So, I’ve really let this space go.
When I revved up the engines on this old thing I envisioned weekly updates that had readers begging for more and on the edge of their seats.
I was expecting/planning for this:
But its more like this (if you lit this match once every three months).
I will say that over the weekend I was reminded how much I love to write and I have my mom to thank. THANKS, MOM!
My mom is on a – quite literally – never ending quest to clean her house. She has a housekeeper 3 days a week (which for one person which seems a biiit excessive) but she is always organizing and going through things and closets. I never see a ton of progress but she did unearth the rarest of all gems during a recent clean out of the study – my college application essays.
For those of you who didn’t know me in high school, I was the MOST unbalanced student of all time. I was the editor of the school newspaper but so terrible at math that my school thought it best to forbid me from taking Algebra II. Like, would not let me take the course because they were that certain I would fail it. Keep in mind that this is a course that 98% of all high-school students take (and all my friends took) so that was a cool feeling.
From an early point, it was clear that math was going to be . . a thing for me. I cried learning to tell time (HOW CAN 60 MINUTES FIT IN THAT TINY OF A CIRCLE?), I failed 4’th grade math (long division are the devil’s numbers), and I have had a math tutor since I was in elementary school. My finest math moment came in middle school when I got a 41 on a test and 5 minutes later my counselor physically removed me mid class and walked me to the remedial math class that took place during the same time (one t-shack over for anyone keeping track).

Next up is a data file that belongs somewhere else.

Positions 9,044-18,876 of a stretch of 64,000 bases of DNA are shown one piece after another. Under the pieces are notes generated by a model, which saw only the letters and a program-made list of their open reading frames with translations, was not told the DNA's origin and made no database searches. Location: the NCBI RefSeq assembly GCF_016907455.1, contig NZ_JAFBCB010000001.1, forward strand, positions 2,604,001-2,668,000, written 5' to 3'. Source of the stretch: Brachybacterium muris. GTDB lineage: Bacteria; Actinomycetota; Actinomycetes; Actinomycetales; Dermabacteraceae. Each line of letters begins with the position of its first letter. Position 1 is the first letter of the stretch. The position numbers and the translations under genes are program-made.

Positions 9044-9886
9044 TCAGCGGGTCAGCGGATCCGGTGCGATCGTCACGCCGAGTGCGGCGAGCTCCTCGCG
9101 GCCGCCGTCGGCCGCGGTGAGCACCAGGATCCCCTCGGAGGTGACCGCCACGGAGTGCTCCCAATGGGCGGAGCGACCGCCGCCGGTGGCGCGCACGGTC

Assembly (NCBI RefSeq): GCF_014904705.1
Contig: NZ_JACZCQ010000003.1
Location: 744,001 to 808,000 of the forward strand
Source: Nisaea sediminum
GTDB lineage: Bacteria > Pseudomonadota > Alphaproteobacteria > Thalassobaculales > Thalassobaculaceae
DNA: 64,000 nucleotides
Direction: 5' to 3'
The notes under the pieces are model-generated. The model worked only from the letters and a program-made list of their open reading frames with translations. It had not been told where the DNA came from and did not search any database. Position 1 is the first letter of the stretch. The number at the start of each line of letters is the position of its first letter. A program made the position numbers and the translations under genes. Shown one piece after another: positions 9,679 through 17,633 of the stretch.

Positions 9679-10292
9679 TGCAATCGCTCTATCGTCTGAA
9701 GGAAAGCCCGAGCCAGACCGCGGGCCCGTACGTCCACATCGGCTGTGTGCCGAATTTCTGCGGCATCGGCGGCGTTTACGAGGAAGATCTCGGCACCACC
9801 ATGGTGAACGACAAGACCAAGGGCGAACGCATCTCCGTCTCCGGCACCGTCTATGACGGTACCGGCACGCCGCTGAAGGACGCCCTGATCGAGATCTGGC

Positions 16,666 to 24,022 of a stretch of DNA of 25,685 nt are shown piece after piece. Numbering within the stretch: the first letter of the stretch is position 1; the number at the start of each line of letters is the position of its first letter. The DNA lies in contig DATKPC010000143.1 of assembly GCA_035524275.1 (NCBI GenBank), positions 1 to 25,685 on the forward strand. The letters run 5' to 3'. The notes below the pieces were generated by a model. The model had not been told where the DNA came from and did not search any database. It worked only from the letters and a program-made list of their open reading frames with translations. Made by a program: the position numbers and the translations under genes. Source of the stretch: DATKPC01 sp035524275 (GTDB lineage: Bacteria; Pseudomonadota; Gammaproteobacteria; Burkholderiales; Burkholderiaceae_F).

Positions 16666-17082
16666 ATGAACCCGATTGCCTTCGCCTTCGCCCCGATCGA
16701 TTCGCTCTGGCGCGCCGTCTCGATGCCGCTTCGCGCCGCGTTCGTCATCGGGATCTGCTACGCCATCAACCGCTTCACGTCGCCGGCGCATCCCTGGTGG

Ok, now that I type that, how was that even allowed? It seems very damaging.
After I got physically removed from my 8’th grade math class (like, now I’m getting mad about it), my parents were left with a choice. Force Catherine to work and work and work at something that just might never happen (math) or encourage and feed and grow the talents that she loves (everything but math). At that point, my parents started letting me decide what classes worked best for me and this gave me the confidence to fail at things.
Fast forward to senior year in high school. There I was, above average grades and a transcript free of any advanced math of any kind. My counselor was no help at all when it came to helping me plan for college (so much so that she actually sent two of my transcripts to the wrong colleges entirely) so my parents bought a giant book of colleges (you know the one) and we pored over it nightly together. I knew there were two things that would push me over the top in the rough and tumble world of college applications:
- An in-person interview (and weirdly a few of the schools I applied to actually preferred interviews)
- A kick ASSSSSS essay
In very much of a ‘hey don’t look over at those math grades, look over here!’ move, I started crafting works of written art for each of the 8 (!!) schools I applied to.
For one school (CU Boulder), the applicant was encouraged to write an essay explaining how they ‘stand out in a crowd’. Instead of writing an essay, I created a 10-question quiz where the result was ‘Accept Catherine’ – I sent a pencil and an answer key to the school in a large manila envelope. How’s that for standing out? I didn’t even write an essay, fools.
For another school (Rhodes College), the essay could be random but you had to use three things in your submission (a tomato, dental floss, and a paper clip). I wrote a (shortish) book with chapters about a crime in Italy (tomatoes) where a detective has to sneak out of a locked room (paper clip in the door) and meets up with his partner who is working undercover as a dentist (dental floss, y’all).
My parents would read draft after draft well into the night and encourage me when I thought they were dumb and give me feedback when I was stuck. Every time an acceptance letter came in the mail, the put it on the fridge. When I received my one rejection (damn you to hell, Boston College!) they made me un-crumple it and hang it up too.
Long story short, I think I had forgotten for a while how fun it is to be a little bit different. We should all write quizzes about how awesome we are.